Martial Law By Any Other Name

In two well-publicized speeches last December, President Ferdinand Marcos declared that he would soon lift martial law in the Philippines, perhaps by the end of January. This announcement was craftily timed in expectation of the February visit to the Philippines of Pope John Paul II and the January inauguration of Ronald Reagan.

President Marcos imposed martial law in 1972. The legislative assembly was dissolved, newspapers closed down, political opponents arrested and detained without trial. Since then, President Marcos has ruled by decree and used the military to carry out his policies.

Should Christians now rejoice at President Marcos' recent statements? Is a change coming? The words democracy or normalcy can fool us if we have no concrete criteria to measure what is happening in the Philippines.

Technically, for martial law to end, President Marcos would have to divest himself of his emergency powers. The National Assembly, a rubber-stamp parliament elected in 1978, has been considering amendments to the constitution which would allow Marcos to lift martial law. However, termination of his right to promulgate such a decree is not part of the amendments. Philippine Defense Minister Juan Ponce Enrile has said that the government intends to keep the power to suspend the right of habeas corpus in selected national cases. Detention of people without trial will continue. So two key elements of the martial law regime will remain, no matter what the system is called.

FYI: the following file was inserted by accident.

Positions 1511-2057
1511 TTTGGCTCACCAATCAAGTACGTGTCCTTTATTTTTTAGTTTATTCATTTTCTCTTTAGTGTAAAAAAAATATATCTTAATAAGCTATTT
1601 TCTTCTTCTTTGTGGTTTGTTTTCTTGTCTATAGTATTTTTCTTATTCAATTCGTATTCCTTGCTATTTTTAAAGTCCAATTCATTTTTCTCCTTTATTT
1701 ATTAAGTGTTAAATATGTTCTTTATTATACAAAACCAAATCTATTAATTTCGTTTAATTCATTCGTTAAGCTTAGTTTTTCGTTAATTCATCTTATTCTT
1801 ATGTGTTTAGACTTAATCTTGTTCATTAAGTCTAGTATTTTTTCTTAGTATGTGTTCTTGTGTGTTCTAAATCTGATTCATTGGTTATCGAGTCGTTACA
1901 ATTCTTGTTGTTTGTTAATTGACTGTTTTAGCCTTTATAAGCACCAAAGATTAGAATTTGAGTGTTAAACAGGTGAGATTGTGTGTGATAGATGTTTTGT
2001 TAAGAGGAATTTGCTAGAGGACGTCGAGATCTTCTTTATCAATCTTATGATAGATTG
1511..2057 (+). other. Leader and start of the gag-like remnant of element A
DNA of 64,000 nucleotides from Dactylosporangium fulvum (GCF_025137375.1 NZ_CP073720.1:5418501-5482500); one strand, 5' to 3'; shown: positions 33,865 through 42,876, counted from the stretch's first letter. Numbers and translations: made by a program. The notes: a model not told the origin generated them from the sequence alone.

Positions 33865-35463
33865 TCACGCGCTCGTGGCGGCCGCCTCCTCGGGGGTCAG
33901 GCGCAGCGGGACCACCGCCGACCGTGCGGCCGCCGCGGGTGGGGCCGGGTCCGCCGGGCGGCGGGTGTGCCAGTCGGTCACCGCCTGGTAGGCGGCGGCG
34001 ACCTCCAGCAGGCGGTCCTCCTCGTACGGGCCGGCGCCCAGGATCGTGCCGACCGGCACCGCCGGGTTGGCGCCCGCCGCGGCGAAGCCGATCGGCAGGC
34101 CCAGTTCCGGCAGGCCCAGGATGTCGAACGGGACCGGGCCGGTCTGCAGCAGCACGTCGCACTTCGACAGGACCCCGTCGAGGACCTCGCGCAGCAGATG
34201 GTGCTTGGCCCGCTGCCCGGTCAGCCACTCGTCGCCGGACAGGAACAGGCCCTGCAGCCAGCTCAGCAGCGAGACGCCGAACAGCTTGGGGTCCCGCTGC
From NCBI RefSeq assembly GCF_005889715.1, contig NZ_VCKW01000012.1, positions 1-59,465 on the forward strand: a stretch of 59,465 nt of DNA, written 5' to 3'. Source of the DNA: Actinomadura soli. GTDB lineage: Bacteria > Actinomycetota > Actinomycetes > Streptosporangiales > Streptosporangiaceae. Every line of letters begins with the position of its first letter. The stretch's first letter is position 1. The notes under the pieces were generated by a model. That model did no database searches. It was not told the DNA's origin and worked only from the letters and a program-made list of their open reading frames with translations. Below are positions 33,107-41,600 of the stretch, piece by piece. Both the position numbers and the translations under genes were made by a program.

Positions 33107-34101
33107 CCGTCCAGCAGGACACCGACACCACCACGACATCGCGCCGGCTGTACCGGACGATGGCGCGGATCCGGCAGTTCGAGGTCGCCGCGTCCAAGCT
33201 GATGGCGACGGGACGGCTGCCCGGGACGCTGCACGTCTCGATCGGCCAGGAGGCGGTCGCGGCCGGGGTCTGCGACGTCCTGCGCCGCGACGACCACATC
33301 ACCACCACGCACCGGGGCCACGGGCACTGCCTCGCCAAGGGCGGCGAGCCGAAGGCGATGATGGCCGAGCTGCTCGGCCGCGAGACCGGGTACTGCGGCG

What would it take for martial law to be lifted and a genuine democracy to be instituted in the Philippines? The obvious barrier to democracy is the economic stranglehold foreign corporations have on the country and the control the U.S. government exercises through its military and economic aid and military bases.

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